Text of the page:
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Kannada Matrimony Traditions That You Need to Know

We know that the state of Karnataka has a diversified population that includes people from all origins and religions. Despite having a predominantly Hindu population, Karnataka also has a sizable Muslim, Christian, Buddhist, and Jain communities. Unlike other Hindu or Christian wedding customs, Kannada marriage ceremonies are straightforward, joyful affairs that are typically upbeat.

The Kannada Matrimony customs of the Hindus are simple affairs. Kannada wedding rituals and traditions are often simple and modest. The primary objective is to carry out the ceremonies following their culture. Here are a few traditional Kannada matrimony customs that you need to know. 

Nischay Tamulam

This ceremony is to check the horoscopes of the prospective bride and husband for an arranged marriage to determine compatibility. Marriages will occur when all the stars are in place, which portends a happy and prosperous future. The parents will then seal the union by exchanging betel nuts and leaves.

Nischay Tamulam is the equivalent of a Kannada matrimonial ritual. The Kannada bride receives a saree, a coconut, and sweets from the groom’s parents during their visit to her home. The bride’s parents visit the groom at his residence to present him with a dhoti, a coconut, fruits, and sweets. The priest typically chooses the wedding date during this ceremony.


An auspicious ritual called naandi will happen to ask for the Almighty’s blessings to have a happy marriage. The bride and groom’s houses are typically where this ritual, sometimes called a Shastra happens. A priest performs the ritual to grant the couple a blessed life full of success, good health, and joy.

Kaashi Yatra

This ritual honours an ancient Kannada matrimony custom in which the groom appears to leave the wedding venue. Because no one in his family is interested in finding him the ideal wife. Then he will frighten them with a visit to the holy city of Kashi.

When he begins to leave, his maternal uncle stops him and shows him the bride. The groom decides to delay his journey after learning this. The groom will get a walking staff, an umbrella, and food items as part of this tradition.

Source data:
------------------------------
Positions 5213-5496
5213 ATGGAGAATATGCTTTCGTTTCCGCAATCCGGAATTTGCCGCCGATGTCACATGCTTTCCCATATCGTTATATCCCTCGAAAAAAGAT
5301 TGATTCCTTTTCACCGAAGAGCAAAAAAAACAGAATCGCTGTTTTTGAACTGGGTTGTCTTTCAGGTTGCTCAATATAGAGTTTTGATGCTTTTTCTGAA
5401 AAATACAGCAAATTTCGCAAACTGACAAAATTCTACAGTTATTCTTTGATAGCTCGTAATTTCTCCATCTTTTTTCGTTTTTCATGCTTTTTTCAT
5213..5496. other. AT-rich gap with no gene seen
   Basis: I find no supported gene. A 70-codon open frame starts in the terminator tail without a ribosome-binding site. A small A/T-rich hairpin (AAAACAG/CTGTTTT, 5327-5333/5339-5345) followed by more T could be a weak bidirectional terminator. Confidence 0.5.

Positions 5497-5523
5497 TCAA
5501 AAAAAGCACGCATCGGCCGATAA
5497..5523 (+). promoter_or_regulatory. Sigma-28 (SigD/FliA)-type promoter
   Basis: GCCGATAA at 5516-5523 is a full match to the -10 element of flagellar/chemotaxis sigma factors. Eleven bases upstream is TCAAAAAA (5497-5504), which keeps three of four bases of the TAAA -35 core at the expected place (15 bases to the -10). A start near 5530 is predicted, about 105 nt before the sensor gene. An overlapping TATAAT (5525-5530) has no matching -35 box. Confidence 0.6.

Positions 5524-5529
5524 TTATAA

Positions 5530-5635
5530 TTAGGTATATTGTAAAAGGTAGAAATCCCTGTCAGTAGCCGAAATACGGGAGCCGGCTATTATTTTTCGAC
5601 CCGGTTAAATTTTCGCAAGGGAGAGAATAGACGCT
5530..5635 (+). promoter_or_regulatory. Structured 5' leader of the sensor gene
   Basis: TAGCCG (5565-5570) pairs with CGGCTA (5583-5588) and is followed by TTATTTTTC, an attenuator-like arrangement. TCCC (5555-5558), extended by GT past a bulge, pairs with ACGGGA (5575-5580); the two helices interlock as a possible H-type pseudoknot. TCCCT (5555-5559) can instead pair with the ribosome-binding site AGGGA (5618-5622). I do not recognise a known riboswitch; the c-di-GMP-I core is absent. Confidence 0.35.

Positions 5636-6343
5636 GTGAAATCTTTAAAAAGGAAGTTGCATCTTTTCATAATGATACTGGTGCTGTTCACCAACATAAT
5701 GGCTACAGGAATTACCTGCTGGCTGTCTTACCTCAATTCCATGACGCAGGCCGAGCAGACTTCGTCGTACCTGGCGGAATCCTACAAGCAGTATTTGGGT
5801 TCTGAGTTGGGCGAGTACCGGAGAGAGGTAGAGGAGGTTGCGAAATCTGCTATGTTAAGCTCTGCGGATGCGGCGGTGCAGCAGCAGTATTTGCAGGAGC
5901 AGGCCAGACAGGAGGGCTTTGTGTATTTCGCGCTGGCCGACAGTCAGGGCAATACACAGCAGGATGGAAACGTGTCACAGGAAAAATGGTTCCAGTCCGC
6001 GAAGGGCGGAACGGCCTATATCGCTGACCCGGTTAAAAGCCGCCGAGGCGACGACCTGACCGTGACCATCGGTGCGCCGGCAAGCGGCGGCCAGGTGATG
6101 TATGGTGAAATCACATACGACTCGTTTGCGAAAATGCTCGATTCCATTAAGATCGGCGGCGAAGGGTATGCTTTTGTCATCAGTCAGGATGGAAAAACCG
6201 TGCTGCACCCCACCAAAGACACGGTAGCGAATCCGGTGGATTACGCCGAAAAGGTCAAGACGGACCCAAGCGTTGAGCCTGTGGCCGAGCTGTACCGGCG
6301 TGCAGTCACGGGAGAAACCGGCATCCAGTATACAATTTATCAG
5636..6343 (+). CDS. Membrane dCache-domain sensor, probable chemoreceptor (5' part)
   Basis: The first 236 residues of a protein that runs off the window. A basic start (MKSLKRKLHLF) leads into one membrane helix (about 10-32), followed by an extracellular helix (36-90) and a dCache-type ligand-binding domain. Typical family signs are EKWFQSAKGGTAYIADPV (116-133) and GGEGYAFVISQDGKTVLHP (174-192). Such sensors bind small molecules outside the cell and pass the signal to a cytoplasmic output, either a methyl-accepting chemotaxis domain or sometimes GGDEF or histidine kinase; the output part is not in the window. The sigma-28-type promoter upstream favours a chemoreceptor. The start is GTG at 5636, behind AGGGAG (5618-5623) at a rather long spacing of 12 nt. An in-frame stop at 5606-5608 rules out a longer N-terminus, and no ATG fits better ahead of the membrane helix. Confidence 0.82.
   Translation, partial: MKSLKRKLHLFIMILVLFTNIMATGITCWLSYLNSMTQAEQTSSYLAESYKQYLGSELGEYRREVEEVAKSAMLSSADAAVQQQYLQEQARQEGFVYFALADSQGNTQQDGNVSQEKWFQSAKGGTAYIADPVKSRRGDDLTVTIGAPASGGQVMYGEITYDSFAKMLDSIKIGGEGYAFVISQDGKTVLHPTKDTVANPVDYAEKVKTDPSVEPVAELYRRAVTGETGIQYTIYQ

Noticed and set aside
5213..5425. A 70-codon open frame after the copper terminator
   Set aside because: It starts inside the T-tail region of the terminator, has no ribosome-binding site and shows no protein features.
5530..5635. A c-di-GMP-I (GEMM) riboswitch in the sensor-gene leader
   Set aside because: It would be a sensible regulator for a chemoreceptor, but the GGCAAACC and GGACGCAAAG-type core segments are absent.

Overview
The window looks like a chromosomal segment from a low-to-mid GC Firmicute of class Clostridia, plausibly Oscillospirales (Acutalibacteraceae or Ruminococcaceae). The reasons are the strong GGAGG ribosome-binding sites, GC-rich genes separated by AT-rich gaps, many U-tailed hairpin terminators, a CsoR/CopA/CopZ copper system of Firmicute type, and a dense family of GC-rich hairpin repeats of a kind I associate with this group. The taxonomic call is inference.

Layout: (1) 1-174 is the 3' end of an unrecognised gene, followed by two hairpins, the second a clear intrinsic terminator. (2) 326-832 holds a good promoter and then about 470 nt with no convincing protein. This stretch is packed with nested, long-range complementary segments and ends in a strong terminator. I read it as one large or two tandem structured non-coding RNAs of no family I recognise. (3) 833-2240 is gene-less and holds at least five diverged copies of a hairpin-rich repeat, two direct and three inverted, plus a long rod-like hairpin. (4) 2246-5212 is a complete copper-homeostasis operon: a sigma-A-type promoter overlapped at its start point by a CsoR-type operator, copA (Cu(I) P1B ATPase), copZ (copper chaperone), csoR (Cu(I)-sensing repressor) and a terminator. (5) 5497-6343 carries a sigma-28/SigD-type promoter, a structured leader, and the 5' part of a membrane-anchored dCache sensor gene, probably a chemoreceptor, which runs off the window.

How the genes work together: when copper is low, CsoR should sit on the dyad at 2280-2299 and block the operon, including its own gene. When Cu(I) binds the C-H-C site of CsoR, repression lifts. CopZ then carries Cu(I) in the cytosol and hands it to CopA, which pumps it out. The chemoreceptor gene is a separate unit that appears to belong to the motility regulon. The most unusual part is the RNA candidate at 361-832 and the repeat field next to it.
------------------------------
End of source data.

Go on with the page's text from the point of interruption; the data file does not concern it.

Mandap & Var Puja

The area where all of the wedding rites will take place is the mandap. The priest performs pooja to purify the mandap and the wedding venue before all of that. It is Mandap Puja right now.

The bridegroom is thought to be Lord Vishnu’s reincarnation in Hinduism. His future father-in-law provides him with a seat of dignity and leads him to the wedding mandap. When the groom-to-father washes his feet, Var puja is over.


The bride’s sister will accompany her by holding the peacock feather. They use this to conceal the bride’s face. A fabric curtain is placed between the bride and groom while they are in the mandap. This is to keep them from looking at one another. They will lower the curtain once the priest begins his wedding mantras so they can see one another. After this, they will exchange the Varmalas/Jaimalas.


The groom’s scarf will be attached to the end of the bride’s dress and the Pallu of her saree. This knot stands for the unbreakable bond. The couple then makes seven laps around the sacred fire, with the bride following the husband for each one. They do this to signify the sacred vow to strengthen their wedding. This ritual is known as Saptapadi. The couple sits with the bride on the groom’s left after the Saptapadi.


People recognise the couple’s marriage through the Thaali ceremony. With the assistance of five married women, the groom fastens the Thaali (the Mangalsutra) around the bride’s neck. In a Kannada matrimony, this is the last ceremony before the couple asks their elders for their blessing.


One of the most fascinating post-wedding traditions is okhli. In this game, they will drop the wedding band into a sizable bowl of coloured milk or water. In three rounds, the bride and groom compete with one another to find the ring. People will conclude that the bride will be able to handle every challenge that marriage has in store for her. This will happen only if she finds the ring three times.


The bride bids her family a sorrowful goodbye before departing for the groom’s home. With gifts for setting up a new home, they send her off to her in-laws’ residence. The bride’s brother travels with her to her new home. The following morning, he departs after spending the night there.

Griha Pravesh

Griha Pravesh or Mane Kamsudu is the welcome ceremony of the bride to her in-laws’ residency. The phrase means “welcome home.” Her mother-in-law leads aarti at the entrance as a greeting to the wedding bride. The bride must use her right foot to kick a vessel filled with rice at the doorway of the home. This represents the house’s subsequent abundance of wealth and success.

Jaxson henry
Jaxson henry
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